Frontiers of Entrepreneurship Research
1996 Edition
SUMMARIES

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ENTREPRENEURIAL CHARACTERISTICS INVENTORY: VALIDATION PROCESS OF AN INSTRUMENT OF ENTREPRENEURIAL PROFILES


Yvon Gasse

Centre for Entrepreneurship and Small Business
Laval University
Quebec, Canada G1K 7P4

Telephone/Fax: (418) 656-7960 / (418) 656-3337

Principal Topics

The objective of this research is to validate an instrument for measuring entrepreneurial characteristics and identifying entrepreneurial profiles. It also aims to study and compare various target groups in terms of their entrepreneurial potential.

Method

Based on previous research in the field and questionnaires developed over the years by this author, and utilized for the self-evaluation of potential entrepreneurs, a new and more elaborate instrument of 200 items has been pre-tested and analysed on a population of 567 respondents in 1994. The theoretical model from which the instrument has been derived comprised 21 dimensions, all deemed representative of entrepreneurial traits and predispositions. All the items had been proof-read by a group of specialists for their correctness in terms of language, phrasing and construct. For the purpose of this analysis, two groups have been compared; a group of entrepreneurs and a group of general public. Both groups are well matched on relevant socio-demographic dimensions. Research has shown that certain affective, cognitive and behavioral characteristics are stronger in entrepreneurs than in the rest of the population.

Major Findings

Multiple item-analysis has reduced the original instrument to 128 items, comprising 15 dimensions plus a social desirability scale. The Entrepreneurial Characteristics Inventory (ECI) has two abridged versions, 61 and 47 items, mainly used for self-assessment purposes. All three versions have been tested for their metrological performance.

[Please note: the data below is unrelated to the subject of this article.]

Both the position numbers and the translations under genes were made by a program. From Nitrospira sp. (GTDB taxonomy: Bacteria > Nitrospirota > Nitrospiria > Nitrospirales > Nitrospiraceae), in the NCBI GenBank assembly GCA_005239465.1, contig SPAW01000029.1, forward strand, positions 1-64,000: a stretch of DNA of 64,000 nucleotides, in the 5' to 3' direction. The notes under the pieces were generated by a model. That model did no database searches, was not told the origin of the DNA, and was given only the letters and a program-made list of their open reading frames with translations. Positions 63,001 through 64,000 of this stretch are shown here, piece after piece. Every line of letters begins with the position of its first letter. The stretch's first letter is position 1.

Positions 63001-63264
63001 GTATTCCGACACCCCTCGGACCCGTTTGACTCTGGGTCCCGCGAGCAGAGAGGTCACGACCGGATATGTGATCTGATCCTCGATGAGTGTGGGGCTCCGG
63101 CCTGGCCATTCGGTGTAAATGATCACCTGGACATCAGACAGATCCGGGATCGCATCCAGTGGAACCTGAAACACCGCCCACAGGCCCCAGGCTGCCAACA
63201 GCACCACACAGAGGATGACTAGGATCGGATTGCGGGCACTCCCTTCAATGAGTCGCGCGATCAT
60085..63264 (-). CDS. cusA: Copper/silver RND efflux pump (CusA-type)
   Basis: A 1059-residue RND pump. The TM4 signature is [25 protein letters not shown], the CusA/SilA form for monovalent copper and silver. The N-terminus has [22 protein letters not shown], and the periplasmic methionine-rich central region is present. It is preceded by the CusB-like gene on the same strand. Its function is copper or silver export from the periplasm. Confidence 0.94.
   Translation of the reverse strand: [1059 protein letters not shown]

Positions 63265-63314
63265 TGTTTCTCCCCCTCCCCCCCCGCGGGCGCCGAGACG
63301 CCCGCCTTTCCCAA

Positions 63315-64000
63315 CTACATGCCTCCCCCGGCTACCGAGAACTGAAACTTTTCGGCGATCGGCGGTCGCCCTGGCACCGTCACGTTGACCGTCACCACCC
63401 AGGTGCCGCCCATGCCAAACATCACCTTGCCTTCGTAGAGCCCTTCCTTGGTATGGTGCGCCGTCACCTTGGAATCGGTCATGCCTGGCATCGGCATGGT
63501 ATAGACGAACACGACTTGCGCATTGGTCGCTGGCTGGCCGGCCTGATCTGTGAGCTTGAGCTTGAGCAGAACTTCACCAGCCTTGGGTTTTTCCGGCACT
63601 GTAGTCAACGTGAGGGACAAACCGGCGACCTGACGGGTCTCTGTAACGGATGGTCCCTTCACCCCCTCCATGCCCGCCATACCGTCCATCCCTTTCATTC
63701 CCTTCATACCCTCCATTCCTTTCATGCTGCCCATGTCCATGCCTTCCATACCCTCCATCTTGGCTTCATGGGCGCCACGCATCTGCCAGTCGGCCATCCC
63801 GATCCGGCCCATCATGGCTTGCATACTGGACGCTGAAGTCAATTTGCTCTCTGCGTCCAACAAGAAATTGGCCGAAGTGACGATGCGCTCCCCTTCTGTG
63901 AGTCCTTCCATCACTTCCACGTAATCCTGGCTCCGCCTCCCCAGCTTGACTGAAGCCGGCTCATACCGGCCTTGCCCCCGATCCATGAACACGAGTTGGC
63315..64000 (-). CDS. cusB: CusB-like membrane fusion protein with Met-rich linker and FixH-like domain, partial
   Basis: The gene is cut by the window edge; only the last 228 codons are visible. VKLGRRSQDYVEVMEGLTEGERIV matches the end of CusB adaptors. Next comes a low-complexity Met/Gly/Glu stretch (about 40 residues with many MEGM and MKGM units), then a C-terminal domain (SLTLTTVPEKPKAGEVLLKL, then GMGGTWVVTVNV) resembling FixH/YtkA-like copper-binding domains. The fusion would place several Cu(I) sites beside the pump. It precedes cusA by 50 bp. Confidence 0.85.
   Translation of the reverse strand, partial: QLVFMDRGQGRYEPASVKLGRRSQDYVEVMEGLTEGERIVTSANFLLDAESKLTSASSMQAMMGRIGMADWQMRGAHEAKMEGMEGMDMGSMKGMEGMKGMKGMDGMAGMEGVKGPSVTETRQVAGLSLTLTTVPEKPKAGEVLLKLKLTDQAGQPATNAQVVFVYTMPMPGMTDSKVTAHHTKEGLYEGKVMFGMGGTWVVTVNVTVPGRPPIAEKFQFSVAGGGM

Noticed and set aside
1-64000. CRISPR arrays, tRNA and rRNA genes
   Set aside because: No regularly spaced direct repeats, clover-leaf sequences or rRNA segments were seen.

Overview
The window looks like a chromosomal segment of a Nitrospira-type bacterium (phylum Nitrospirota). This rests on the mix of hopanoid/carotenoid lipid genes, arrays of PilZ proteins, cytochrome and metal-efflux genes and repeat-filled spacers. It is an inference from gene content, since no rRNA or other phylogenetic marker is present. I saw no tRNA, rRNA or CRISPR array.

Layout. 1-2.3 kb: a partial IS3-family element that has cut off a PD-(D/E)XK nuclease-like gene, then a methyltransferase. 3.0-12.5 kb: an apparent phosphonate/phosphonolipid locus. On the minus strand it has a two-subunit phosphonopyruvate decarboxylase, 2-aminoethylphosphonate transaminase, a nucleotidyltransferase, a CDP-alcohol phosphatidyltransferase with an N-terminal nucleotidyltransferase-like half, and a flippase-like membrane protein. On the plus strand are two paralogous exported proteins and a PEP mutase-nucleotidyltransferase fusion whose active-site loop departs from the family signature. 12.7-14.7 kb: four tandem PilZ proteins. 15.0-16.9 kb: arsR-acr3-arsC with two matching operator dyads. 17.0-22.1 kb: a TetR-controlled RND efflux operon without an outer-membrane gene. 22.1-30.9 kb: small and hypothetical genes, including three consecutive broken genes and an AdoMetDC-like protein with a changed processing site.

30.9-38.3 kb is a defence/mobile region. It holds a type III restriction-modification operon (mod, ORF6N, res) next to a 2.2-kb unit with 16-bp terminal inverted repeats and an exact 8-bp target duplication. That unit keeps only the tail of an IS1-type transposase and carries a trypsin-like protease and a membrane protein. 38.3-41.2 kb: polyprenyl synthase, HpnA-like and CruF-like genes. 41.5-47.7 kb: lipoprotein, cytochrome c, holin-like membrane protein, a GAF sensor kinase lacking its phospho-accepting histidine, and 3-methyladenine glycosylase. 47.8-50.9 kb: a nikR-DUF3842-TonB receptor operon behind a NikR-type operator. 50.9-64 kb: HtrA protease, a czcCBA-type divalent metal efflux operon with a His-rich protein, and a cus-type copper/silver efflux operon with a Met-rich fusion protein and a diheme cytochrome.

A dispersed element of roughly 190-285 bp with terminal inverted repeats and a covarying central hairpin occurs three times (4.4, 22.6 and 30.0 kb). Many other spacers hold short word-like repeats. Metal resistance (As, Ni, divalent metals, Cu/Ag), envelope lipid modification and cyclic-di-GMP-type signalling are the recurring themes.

Implications

Reliability

It is a measure of the extent of error instruments produce and where. The ECI92s reliability was estimated on the basis of the internal consistency of the total score and its various dimensions. The internal consistency coefficients alpha (Cronbach, 1951) were calculated and the results were satisfactory, with a total coefficient alpha 0.93 and a median coefficient for the dimensions of 0.67. Moreover, there were no negative or null item-total correlations between the individual items and their respective dimensions. Based on these results, this instrument seems to reliably order individuals.

Validity

It is an estimate of the degree to which the instruments measure what they purport to measure; however, no single validity coefficient can be computed. For instance, construct validity was first estimated by six specialists, who considered either the correspondence of the items in each of the dimensions, or the construct of the items. The convergent and content validity were then estimated using another instrument that shared some traits with the ECI. Known as the "California Psychological Inventory" (CPI), it was administered to a group of respondents immediately after they had completed the ECI. All the correlations for the main CPI and ECI dimensions showed as anticipated. The discriminant validity was assessed using a special scale developed to estimate the tendency of respondents to answer in a socially desirable way. The results for 160 subjects showed that most of the correlations were null, and therefore the ECI was not influenced by such a tendency.

Hypothesis testing

Univariate and multivariate variance analyses were performed on the entrepreneur and general public groups to see if they could be discriminated in the various dimensions in the ECI instrument. The MANOVA results confirm that the ECI is in fact able to discriminate between the two groups, since the F value probabilities are all significant at 0.05, in the direction postulated, with higher scores for the entrepreneurs. The ANOVA tests showed that the entrepreneurial dimensions all discriminated between the groups, except for the "competition" dimension, for which and F value below 0.05 was not obtained.

In sum, the validation analyses were satisfactory and supported the theoretical model. On- going research includes factorial analyses, criterion-related validity, measures of stability and additional measures of equivalence. ECI has already been used for testing entrepreneurial profiles of more than 2000 subjects. Additional comparisons between groups are being performed, such as self-employed people, students and professionals.

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